Stempak: Pelicans win in trade for DeMarcus Cousins
R.J. Stempak | Tuesday, February 21, 2017
NBA All-Star weekend saw less defense than usual in the All-Star game, another big-man-winning-the-skills competition, some stuff about the earth being flat in the three-point contest and yet another disappointing dunk contest.
Anthony Davis won All-Star game MVP honors, but that was quickly shoved to the back of the trophy case because he found out he won a lot more after the game: Davis and the New Orleans Pelicans won DeMarcus Cousins.
The Sacramento Kings’ front office has clearly had enough of the drama surrounding Cousins and his famed temper, as Cousins leads the league in technical fouls with 19 on the season. But to get so little in return for the superstar raises a lot of questions.
The centerpiece of the trade was rookie Buddy Hield, the former Oklahoma Sooner who led his team to a deep NCAA tournament run. Hield — despite being a rookie — is only three years younger than Cousins, who is a young 26. He is averaging unremarkable numbers, but Kings’ owner Vivek Ranadive is reportedly fixated on his belief that Hield — the same guy who wants his team to play four-on-five to get a cherry-picked basket every time — will be the next Steph Curry.
Along with Hield, the Kings received two draft picks, Tyreke Evans and Langston Galloway, while the Kings sent Omri Casspi with Cousins to New Orleans.
Poor Tyreke Evans. Evans was stuck on the Kings for four years before going to the Pelicans, and now he is forced to go back to an organization with less talent and more dysfunction than when he was traded by it the first time.
Simply put, if your friend offers you what the Pelicans offered for the Kings for Cousins, you probably just kick him out of the fantasy league. The simulation of the Kings in NBA 2K17 would stop talking to you after you propose this trade. I feel bad for Kings fans.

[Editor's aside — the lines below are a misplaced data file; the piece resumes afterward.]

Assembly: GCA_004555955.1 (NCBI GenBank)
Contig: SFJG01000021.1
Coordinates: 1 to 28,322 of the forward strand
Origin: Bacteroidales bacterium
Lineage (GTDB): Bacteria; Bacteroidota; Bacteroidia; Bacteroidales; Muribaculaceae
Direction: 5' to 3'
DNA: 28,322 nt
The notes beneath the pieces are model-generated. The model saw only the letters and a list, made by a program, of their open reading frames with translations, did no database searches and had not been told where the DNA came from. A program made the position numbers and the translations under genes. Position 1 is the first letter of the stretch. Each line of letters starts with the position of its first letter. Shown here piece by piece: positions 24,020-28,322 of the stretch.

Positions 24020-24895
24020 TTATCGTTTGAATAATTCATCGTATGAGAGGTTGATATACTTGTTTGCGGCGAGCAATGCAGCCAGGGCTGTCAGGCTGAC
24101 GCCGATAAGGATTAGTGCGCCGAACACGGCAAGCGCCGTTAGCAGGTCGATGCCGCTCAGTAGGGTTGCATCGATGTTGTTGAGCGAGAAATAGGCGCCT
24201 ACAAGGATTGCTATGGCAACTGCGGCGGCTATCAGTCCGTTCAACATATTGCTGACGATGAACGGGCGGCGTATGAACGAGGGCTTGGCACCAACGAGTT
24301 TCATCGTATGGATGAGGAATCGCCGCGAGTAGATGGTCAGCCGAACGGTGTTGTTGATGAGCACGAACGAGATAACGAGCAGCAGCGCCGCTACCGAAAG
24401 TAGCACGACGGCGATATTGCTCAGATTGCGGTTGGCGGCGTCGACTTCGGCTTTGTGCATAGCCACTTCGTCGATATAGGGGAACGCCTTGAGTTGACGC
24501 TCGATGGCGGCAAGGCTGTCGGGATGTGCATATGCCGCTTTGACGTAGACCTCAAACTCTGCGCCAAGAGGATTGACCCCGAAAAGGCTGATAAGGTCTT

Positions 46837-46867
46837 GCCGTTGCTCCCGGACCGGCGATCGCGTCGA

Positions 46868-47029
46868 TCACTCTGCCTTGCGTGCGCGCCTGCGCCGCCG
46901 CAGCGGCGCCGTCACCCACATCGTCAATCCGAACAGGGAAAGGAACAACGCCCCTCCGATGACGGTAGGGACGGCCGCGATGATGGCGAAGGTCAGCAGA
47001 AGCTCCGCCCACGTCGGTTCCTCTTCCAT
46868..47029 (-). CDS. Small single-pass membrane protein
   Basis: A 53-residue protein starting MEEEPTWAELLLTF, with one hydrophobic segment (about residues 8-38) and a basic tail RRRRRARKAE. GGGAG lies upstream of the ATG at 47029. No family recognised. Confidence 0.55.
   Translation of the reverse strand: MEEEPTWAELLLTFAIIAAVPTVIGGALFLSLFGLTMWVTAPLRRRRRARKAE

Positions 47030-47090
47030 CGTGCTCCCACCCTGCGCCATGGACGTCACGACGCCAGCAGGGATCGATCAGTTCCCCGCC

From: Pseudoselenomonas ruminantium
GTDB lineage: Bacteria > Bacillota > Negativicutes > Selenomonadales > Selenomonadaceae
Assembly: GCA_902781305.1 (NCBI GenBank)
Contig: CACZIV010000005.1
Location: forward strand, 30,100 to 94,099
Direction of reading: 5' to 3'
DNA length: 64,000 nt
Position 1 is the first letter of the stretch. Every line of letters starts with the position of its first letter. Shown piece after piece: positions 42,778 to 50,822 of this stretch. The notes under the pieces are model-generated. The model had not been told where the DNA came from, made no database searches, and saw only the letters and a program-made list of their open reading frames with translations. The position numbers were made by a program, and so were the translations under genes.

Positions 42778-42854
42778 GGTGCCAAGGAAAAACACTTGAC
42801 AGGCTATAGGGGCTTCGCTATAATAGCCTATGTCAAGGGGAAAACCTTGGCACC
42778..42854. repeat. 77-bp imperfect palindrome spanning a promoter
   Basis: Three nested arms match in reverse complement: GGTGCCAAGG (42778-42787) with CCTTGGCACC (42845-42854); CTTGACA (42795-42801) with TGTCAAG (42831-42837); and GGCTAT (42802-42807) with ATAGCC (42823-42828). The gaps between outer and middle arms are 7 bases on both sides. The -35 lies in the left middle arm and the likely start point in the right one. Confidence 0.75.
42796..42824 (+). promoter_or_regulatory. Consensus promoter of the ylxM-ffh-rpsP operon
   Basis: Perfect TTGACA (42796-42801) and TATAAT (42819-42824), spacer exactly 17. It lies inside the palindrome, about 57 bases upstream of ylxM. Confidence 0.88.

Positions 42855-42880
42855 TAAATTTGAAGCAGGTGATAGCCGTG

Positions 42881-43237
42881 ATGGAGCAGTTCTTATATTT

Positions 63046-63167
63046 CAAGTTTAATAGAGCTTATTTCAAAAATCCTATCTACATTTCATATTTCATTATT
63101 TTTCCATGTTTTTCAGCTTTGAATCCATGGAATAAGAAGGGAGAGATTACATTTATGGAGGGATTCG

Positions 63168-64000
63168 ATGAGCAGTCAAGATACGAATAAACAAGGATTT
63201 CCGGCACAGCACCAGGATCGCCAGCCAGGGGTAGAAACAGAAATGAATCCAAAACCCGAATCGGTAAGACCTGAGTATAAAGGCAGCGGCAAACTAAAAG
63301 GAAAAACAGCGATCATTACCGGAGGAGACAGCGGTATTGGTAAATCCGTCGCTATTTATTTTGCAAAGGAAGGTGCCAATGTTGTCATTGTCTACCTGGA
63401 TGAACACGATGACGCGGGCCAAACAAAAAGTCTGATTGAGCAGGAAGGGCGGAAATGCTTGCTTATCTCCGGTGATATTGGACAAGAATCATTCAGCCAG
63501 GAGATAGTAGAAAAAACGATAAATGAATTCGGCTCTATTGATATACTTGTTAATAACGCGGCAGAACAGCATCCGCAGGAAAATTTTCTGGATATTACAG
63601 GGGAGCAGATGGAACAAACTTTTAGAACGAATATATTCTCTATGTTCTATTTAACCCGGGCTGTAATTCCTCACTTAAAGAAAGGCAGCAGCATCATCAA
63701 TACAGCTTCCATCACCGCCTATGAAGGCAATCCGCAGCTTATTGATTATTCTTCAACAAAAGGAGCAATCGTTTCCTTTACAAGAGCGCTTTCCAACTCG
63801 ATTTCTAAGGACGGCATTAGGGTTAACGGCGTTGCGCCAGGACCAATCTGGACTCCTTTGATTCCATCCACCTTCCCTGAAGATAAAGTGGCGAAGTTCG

No matter how it works out, this trade will send ripples around the league. The Philadelphia 76ers, who have the right to swap first-round draft picks with the Kings, have to be very happy right now. In a best-case — though not improbable — scenario, the Sixers could have picks No. 1 and No. 4 in this loaded 2017 draft class. This is contingent on the Lakers’ pick — which the Sixers also have conditional rights to — falling outside the top three, but the chances for earning the top pick are increased with Sacramento now in the mix for worst record in the league. Down the road, the Sixers also have the Kings’ unprotected first-round pick in 2019. If the Kings continue down their path of incompetent management and drafting, it is looking like former-Sixers’ general manager Sam Hinkie’s sacrifice will reap more rewards as the years go by.
The Golden State Warriors now potentially have to deal with the best frontcourt in the league since Tim Duncan and David Robinson played together with the Spurs in the early 2000s for their first round matchup in the playoffs. Don’t put too much stock into it, but if Cousins and Davis can channel an incredible Kentucky-alum dynamic, they can be a matchup nightmare for the Warriors, whose greatest weapon of small-ball will be difficult to use against two elite big men.
The Boston Celtics, who have been looking for a superstar to trade for over the last few years due to their stash of future assets, will now have to move on from Cousins. They reportedly have their sights set on Jimmy Butler of the Chicago Bulls, but if that trade does not materialize, the Celtics are sitting pretty with unprotected Nets first-round draft picks for this year and 2018. With the Nets at the bottom of the league standings, the Celtics can do nothing and come out with the No. 1 pick to add, without further cost, to a top-three Eastern Conference squad.
Beyond the specifics and back to the court, this Pelicans team will be marvelous to watch. Both Cousins and Davis are averaging over 27 points and 10 rebounds a game this season, and how they play together will test if zigging while the rest of the league is zagging works out in practice. Teams will not be able to go small — as is the recent trend around the league — against these two monsters, and even regular lineups cannot counter the duo. Either Cousins or Davis will have a mismatch every night, and if they are able to maximize each other’s talents, New Orleans could vault into the championship discussion within the next three years.
Who doesn’t want to see a Cousins-Davis pick and roll every time down the court? Both are skilled enough to handle the ball and pass, and they have great shooting ranges for big men.
This is going to be a wild race for the eighth seed out West. The NBA never disappoints.
The views expressed in this column are those of the author and not necessarily those of The Observer.